Dursley Buses: David's letter to Dept of Transport - and the Minister's reply
I wrote to the Department of Transport asking it to support rural bus services, after many people in Dursley contacted me to tell me about the impact of a reduced timetable.
Government Minister Nusrat Ghani replied to tell me the Gloucestershire County Council had been granted almost £500,000 of government funding to support rural transport.
But this doesn’t seem to be helping the people of Dursley who are suffering from increasing isolation.
Here’s my letter and the Minister’s reply.
Dear Jesse Norman MP
I am writing on behalf of a great number of constituents who have recently contacted me regarding changes to bus time tables in our constituency of Stroud.
We are a rural area with already very poor public transport. For example, travel to the closet large city, Bristol, by car takes half an hour, however by train this journey is closer to an hour and a half.
Furthermore Stagecoach, the local bus service provider, has recently drastically cut routes. This has left those who rely on public transport isolated, unable to get to work or make hospital appointments.
Bus services are profit driven and those not covering costs are scrapped. Rural isolation and poor social mobility is a serious concern and so we would like to know what your department plans to do to address these concerns.
David Drew MP
Department for Transport
From the Parliamentary Under Secretary of State
Nusrat Ghani MP
19 September 2018
Thank you for your letter of 20 August to Jesse Norman, on behalf of a number of your constituents, about cuts to bus services in rural areas. I am replying as the Minister responsible for this issue.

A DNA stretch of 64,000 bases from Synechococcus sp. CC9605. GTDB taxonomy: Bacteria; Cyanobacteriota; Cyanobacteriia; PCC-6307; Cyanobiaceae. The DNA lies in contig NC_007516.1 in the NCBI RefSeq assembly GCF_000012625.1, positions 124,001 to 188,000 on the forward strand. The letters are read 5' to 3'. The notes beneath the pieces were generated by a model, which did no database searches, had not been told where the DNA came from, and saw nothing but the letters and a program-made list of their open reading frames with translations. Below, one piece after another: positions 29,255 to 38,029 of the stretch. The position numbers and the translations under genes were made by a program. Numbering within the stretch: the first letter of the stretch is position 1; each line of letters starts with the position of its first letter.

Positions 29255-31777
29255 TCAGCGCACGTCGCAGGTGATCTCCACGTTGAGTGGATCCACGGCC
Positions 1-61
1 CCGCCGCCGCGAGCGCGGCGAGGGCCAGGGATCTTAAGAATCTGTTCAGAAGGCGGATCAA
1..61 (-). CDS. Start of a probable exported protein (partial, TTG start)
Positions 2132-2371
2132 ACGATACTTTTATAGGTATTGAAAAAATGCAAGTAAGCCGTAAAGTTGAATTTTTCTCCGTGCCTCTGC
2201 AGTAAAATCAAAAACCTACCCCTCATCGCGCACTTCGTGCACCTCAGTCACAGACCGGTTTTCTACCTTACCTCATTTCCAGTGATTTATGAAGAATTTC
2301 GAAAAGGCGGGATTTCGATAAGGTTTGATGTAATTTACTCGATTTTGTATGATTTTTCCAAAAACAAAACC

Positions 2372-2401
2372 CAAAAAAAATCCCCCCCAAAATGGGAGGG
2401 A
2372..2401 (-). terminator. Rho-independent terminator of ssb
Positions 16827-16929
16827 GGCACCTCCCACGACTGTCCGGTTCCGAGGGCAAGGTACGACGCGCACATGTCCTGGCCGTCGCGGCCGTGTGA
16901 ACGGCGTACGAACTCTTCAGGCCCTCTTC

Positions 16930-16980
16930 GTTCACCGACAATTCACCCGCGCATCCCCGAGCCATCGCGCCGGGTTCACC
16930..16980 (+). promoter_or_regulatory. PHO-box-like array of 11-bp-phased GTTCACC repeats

The Government recognises the importance of public transport for the sustainability and independence of communities, particularly those in rural area.
Around three-quarters of bus services outside London are provided on a commercial basis by private operators. Where there is not enough demand for a bus route to be commercially viable in its own right, all local authorities have powers to subsidise bus services. Around one-fifth of all bus services are subsidised in this way.
The majority of public funding for local bus services is via block grant provided to local authorities in England from the Ministry of Housing, Communities and Local Government. There is no doubt that the funding settlement for local authorities has been tough, but the level of funding was set to be sufficient to enable local authorities to deliver effective local services whilst ensuring that they do not set excessive council tax increase doe residents.
However, the Government is also keen to give local authorities more say over how that funding should be spent locally. That is why, since January 2014, £43 million of the Bus Service Operator Grant (BSOG) payments which were previously paid to the bus companies for running services under tender to local authorities are instead going to local authorities who tender these services. Gloucestershire County Council received £458,365 for 2018/19. Some local authorities have chosen to use this funding to invest in alternative services such as demand responsive transportation.
The Bus Services Act 2017 introduces a number of new tools to help local authorities in rural areas improve local bus services. Through partnership arrangements we have enabled local authorities and bus operators to work constructively to provide better services for passengers. We are working with a number of interested local authorities to determine which of the powers provided in the Act are best able to support bus networks in rural areas.
Ultimately it is for local authorities, working in partnership with their communities, to identify the right transport solutions that meet the challenges faced in their areas, and deliver the greatest benefits for their communities with the funding streams that are available to them. They are also encouraged to utilise the tools in the Bus Service Act 2017 to help improve rural bus services.